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Two Christopher Miles Shorts: The Six-Sided Triangle/Rhythm 'n' Greens on Blu-ray

  Christopher Miles is a film and television director with an intriguing CV. His most celebrated film is probably 1970's The Virgin and the Gypsy, a lyrical D.H. Lawrence adaptation, though on television he will be best recalled for the spoof documentary turned actual conspiracy theory Alternative 3, which "revealed" a scheme for the elite to abandon Earth for Mars and leave the rest of us to perish. Also in his arsenal is one of the most waspish Tales of the Unexpected, Roald Dahl’s Neck, where Joan Collins was trapped in a priceless sculpture. His sister, actress Sarah Miles, will be better known than he is, however.

Miles' efforts came under the spotlight with the Blu-ray release from Network of his 1972 feature film Time for Loving, a four-part collection of stories of romance, but he had started out with short films, and two of those are included in the disc's extras. Frankly, if you were lukewarm on the main feature, these two might entice you to purchase, as they are rare as you like and well worth a look, starting with 1963's The Six-Sided Triangle, a comedy that was nominated for an Oscar for Best Short Subject. This category was always more open to experimentation than the longer form titles, and on a low budget, Miles shows off his innovation here.

The plot, such as it was, was designed around the repetition of one basic scenario: what happens when a husband returns home to find his wife with another man? The hook was that it played out as it would in six different countries, where the reactions, and indeed circumstances, are all markedly divergent from the starting point, beginning with, er, somewhere in the Middle East. Wherever Rudolph Valentino had supposedly made The Sheik, anyway, and it unfolds as in that silent movie hit as a sword fight erupts over the affections of the wife, played, as in each segment, by sister Sarah: the adulterer was always Nicol Williamson.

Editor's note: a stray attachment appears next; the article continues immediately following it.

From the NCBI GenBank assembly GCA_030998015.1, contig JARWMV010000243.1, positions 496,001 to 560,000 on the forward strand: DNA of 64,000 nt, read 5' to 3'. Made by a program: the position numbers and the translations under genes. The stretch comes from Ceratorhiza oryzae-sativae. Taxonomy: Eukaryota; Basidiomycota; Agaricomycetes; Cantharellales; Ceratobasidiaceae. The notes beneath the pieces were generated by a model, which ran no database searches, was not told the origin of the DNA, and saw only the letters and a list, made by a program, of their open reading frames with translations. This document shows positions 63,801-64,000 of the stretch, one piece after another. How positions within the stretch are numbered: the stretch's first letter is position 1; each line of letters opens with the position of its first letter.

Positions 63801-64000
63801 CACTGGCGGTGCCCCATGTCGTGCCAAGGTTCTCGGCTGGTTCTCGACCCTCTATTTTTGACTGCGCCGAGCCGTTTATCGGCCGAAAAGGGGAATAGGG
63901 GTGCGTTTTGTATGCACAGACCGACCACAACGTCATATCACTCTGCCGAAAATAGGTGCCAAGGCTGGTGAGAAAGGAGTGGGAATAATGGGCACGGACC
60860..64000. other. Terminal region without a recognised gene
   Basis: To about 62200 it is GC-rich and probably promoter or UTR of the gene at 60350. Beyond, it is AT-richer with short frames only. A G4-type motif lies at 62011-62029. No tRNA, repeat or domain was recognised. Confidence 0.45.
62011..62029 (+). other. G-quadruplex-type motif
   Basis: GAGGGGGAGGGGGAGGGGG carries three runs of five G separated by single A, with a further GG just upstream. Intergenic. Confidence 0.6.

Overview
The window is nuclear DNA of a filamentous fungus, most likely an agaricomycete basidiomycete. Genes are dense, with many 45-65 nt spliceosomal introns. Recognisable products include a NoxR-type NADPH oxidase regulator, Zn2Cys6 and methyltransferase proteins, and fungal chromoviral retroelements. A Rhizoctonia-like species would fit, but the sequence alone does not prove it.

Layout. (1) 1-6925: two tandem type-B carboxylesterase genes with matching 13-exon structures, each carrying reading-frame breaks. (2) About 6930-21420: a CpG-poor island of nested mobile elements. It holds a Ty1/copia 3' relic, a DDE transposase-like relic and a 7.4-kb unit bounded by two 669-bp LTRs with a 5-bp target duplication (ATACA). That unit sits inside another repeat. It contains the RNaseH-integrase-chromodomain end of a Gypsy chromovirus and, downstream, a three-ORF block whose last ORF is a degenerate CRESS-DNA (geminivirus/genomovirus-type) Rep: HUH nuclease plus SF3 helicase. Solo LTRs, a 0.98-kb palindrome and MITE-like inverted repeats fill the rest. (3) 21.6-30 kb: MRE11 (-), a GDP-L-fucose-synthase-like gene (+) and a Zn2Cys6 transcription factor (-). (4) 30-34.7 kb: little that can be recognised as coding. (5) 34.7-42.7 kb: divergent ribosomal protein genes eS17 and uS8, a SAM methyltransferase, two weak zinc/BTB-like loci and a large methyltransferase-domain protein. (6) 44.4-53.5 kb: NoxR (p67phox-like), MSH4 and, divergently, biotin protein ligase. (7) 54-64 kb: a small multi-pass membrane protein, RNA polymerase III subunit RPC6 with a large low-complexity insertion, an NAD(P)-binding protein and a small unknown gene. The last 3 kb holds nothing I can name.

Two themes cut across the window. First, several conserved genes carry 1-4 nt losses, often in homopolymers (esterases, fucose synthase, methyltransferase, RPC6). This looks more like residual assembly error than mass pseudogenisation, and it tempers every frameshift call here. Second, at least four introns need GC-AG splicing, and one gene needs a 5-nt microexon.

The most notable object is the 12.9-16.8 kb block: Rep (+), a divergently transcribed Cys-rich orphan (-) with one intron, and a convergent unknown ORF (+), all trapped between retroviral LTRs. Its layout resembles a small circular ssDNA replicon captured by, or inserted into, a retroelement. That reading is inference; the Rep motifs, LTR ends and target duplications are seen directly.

If the thought of Shakespearean thespian Williamson doing farce made your mind boggle, he certainly seemed up for it, jousting with the cuckolded husband (Bill Meilen) across the half hour duration in a variety of costumes. Almost all of these were introduced with a montage of newsreel clips summing up the outside view of the country in question, so Britain got bad weather and a mass brawl, for instance, and a fair few ended in violence. The Italian one was hard on Sarah's character, while the French saw Williamson disposed of with casual flair. The language barrier was solved with mostly silent skits: nobody says anything in Japan or Sweden, though we know where we are because Sarah is dressed as a geisha, and the cast are in an Ingmar Bergman pastiche.

Miles' follow-up was no less frivolous, and again he wrote and directed, this time for a slightly higher-budgeted half hour entitled Rhythm 'n' Greens in 1964. The stars were one of the biggest bands in the world, or they had been until The Beatles arrived on the international scene in 1963, and they were instrumental group The Shadows. They can legitimately be called one of the most influential rock or pop bands of all time, as they were the first to truly craft a distinctively British sound for rock 'n' roll, largely thanks to their lead guitarist’s way with an echoing note, he being the bespectacled Hank Marvin.

Not for nothing is their instrumental Apache named as one of the greatest records of all time, spawning anything from the Beat Boom all the way to hip-hop in the United States, but by 1964 they were best known as backing band to singer Cliff Richard, despite a number of hits without him. Cliff had taken them along on his film Summer Holiday the year previous to this, so it's only fitting that he should be invited along for a cameo here, albeit uncredited and in disguise (though recognisable if you are aware it is him). So why was he playing a blond, bearded King Canute? It was all to do with the plot Miles had concocted for The Shadows to play out.

Nothing less than the history of the British Isles in thirty-two minutes, an ambitious project that was filmed mostly at the beach at Great Yarmouth in Norfolk, south-east England. It starts with the band and four complementary dancers sunning themselves on the sand, listening to the tunes of The Shadows on the transistor radio, when a Professor interrupts and gives a lecture on said history (the Professor heard is unmistakably the plummy-voiced star Robert Morley). This bunch then proceed to act out everything from apemen to cavemen to Romans to Vikings and so forth, until the story is broadly related, stopping every so often so the band can play some music, miming on bones or lutes or whatever was appropriate to the theme. It was a bit of fluff to pass the time before the main feature in cinemas across the Commonwealth, wasn't nominated for an Oscar, but did entertain, even if the tunes were not among The Shadows' classics. As ephemera, these Christopher Miles shorts are well worth a look for the casual scholar of pop culture.

[Click here to buy Time for Loving and these two shorts on Blu-ray from the Network website.]

Author: Graeme Clark.


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